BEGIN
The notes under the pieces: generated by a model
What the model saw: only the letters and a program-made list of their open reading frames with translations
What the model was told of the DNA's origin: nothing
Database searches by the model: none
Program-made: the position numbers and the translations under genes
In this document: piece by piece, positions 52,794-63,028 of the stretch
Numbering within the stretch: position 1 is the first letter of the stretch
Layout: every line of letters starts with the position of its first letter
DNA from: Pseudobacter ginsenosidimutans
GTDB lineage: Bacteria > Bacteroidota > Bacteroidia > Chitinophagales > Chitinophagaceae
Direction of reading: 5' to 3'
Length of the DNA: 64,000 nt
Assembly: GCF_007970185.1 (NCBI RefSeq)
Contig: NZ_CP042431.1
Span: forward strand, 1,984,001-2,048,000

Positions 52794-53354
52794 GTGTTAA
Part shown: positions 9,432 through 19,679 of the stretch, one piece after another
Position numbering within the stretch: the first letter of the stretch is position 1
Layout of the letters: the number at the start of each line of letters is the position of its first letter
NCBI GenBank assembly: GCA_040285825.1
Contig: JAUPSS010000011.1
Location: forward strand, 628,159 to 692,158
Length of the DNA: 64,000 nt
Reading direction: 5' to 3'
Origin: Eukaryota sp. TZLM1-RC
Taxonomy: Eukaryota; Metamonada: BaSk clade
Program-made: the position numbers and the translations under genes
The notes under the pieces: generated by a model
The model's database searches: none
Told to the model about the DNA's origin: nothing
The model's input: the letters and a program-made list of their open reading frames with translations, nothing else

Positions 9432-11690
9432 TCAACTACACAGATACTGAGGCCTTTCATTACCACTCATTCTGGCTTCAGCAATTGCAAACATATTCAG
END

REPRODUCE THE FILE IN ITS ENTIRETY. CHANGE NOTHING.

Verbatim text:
The notes under the pieces: generated by a model
What the model saw: only the letters and a program-made list of their open reading frames with translations
What the model was told of the DNA's origin: nothing
Database searches by the model: none
Program-made: the position numbers and the translations under genes
In this document: piece by piece, positions 52,794-63,028 of the stretch
Numbering within the stretch: position 1 is the first letter of the stretch
Layout: every line of letters starts with the position of its first letter
DNA from: Pseudobacter ginsenosidimutans
GTDB lineage: Bacteria > Bacteroidota > Bacteroidia > Chitinophagales > Chitinophagaceae
Direction of reading: 5' to 3'
Length of the DNA: 64,000 nt
Assembly: GCF_007970185.1 (NCBI RefSeq)
Contig: NZ_CP042431.1
Span: forward strand, 1,984,001-2,048,000

Positions 52794-53354
52794 GTGTTAA
Part shown: positions 9,432 through 19,679 of the stretch, one piece after another
Position numbering within the stretch: the first letter of the stretch is position 1
Layout of the letters: the number at the start of each line of letters is the position of its first letter
NCBI GenBank assembly: GCA_040285825.1
Contig: JAUPSS010000011.1
Location: forward strand, 628,159 to 692,158
Length of the DNA: 64,000 nt
Reading direction: 5' to 3'
Origin: Eukaryota sp. TZLM1-RC
Taxonomy: Eukaryota; Metamonada: BaSk clade
Program-made: the position numbers and the translations under genes
The notes under the pieces: generated by a model
The model's database searches: none
Told to the model about the DNA's origin: nothing
The model's input: the letters and a program-made list of their open reading frames with translations, nothing else

Positions 9432-11690
9432 TCAACTACACAGATACTGAGGCCTTTCATTACCACTCATTCTGGCTTCAGCAATTGCAAACATATTCAG